You may have seen some headlines in the last few days about ‘privatising’ the ABC. It’s probably not going to happen, but it’s the latest in a decades-long furore between conservatives and the national broadcaster. It can be hard to keep track of everything, so here’s a quick guide.

The quick blurb on the ABC

The ABC is a statutory corporation. This means that it’s funded by the government, ergo the taxpayer. It’s a non-for-profit organisation. That’s why you never see commercial advertising on the ABC. And that goes for all of the ABC, including their online platform, their mix of drama, current affairs and news broadcasting, and their numerous radio stations, including Triple J and Classic FM. It is similar, but not identical to, the BBC in the UK, or PBS in the United States.

While the ABC is funded by the government, its journalistic policies are independent. At the core of ABC’s broadcasting principles is the notion that it will broadcast information ‘in the national interest’. Those words have caused some debate throughout its history, as you can imagine. But it also means that it broadcasts to regional areas that would be commercially unviable under any other organisation, and it prioritises broadcasting essential emergency information in times of flood or fire.

Every so often, there’s the suggestion of selling the ABC to the private sector. In essence, this means moving its funding away from public money and towards whoever wants to pay for it. So it would just become another Channel 7, 9 or 10. Most of the time, these suggestions have come from conservatives, who argue that the ABC favours the left side of politics, or is even a mouthpiece for the Labor Party.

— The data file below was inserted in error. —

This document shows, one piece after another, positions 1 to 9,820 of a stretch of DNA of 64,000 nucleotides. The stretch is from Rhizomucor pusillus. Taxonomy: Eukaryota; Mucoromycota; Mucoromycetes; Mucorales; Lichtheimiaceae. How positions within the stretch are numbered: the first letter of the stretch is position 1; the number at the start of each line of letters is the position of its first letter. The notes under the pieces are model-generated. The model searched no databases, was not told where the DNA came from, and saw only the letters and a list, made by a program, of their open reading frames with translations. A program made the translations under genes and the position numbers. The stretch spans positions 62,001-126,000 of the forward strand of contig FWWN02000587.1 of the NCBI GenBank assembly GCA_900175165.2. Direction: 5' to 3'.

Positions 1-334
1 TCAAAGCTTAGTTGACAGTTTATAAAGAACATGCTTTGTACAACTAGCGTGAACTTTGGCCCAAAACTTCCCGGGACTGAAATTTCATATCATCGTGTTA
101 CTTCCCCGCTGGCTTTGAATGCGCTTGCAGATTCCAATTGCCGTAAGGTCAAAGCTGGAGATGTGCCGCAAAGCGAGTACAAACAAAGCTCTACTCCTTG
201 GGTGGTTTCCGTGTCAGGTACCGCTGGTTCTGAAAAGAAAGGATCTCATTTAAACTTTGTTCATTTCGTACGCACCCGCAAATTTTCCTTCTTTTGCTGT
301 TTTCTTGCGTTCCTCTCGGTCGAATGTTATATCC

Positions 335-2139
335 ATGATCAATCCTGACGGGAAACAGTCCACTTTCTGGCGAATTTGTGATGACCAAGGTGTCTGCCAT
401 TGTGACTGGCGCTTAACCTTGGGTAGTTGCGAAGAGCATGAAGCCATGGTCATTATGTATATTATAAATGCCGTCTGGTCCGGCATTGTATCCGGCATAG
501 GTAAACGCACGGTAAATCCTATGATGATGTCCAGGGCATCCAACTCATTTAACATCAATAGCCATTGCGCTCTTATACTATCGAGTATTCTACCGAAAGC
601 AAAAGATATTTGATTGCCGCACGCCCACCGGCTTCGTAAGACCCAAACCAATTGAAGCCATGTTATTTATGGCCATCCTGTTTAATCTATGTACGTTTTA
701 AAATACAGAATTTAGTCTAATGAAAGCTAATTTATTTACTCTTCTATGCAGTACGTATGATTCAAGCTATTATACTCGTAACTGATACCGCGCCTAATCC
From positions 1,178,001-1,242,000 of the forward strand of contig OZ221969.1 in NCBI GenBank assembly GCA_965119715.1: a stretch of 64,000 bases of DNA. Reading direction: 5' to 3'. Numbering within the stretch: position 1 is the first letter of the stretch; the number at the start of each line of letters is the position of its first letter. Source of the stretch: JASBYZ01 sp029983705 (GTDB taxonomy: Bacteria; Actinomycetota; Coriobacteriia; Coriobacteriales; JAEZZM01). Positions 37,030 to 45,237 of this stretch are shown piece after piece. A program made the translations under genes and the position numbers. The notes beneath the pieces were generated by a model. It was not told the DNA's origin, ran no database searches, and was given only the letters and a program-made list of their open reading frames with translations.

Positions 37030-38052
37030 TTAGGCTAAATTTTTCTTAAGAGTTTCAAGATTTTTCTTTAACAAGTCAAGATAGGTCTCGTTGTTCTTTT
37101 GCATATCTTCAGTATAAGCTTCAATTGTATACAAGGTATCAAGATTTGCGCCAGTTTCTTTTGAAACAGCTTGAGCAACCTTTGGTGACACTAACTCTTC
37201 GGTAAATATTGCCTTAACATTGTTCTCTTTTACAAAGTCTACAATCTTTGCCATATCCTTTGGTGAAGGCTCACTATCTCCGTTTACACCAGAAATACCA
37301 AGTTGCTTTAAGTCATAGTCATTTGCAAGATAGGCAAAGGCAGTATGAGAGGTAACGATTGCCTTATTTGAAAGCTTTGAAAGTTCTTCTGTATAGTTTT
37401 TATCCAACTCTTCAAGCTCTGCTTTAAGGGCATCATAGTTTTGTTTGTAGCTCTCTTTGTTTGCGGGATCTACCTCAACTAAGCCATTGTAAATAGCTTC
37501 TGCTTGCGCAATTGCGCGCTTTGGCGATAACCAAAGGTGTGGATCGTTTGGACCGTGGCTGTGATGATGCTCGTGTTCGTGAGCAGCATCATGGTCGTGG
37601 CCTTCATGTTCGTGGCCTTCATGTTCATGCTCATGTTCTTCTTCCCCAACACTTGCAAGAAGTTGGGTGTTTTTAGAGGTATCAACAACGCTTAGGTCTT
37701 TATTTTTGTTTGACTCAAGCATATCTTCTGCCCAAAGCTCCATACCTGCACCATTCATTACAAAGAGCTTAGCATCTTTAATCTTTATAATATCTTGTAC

ABC carries a powerful sense of nostalgia with voters. But it also carries a hefty amount of trust. Only 31% of Australians trust mass media. But 53% of Aussies trust ABC news coverage.

The latest sh*tfight

On Saturday, delegates at the national Liberal Council voted overwhelmingly to privatise the ABC in a motion put forward by the Young Liberals branch. The national council is the Liberal Party’s peak body that helps steer party policy and rhetoric. But as soon as the vote hit the headlines, the Turnbull government went into damage control, saying they would never privatise the ABC. Bill Shorten, leader of the Opposition, is calling bullshit, and suggests that another Turnbull victory in the next federal election spells almost certain doom for the ABC.

(Just by the by, it was an eventful council meeting. They also voted to join the United States in moving Israel’s Australian embassy to Jerusalem.  John Howard spoke, throwing his weight behind Malcolm Turnbull as the inevitable winner of the next federal election.)

It’s worth remembering that this government has been particularly unkind to the ABC. In fact, Communications Minister Mitch Fifield has made six complaints in six months about the broadcaster. The latest has to do with journalists repeating “false” claims from the Labor Party.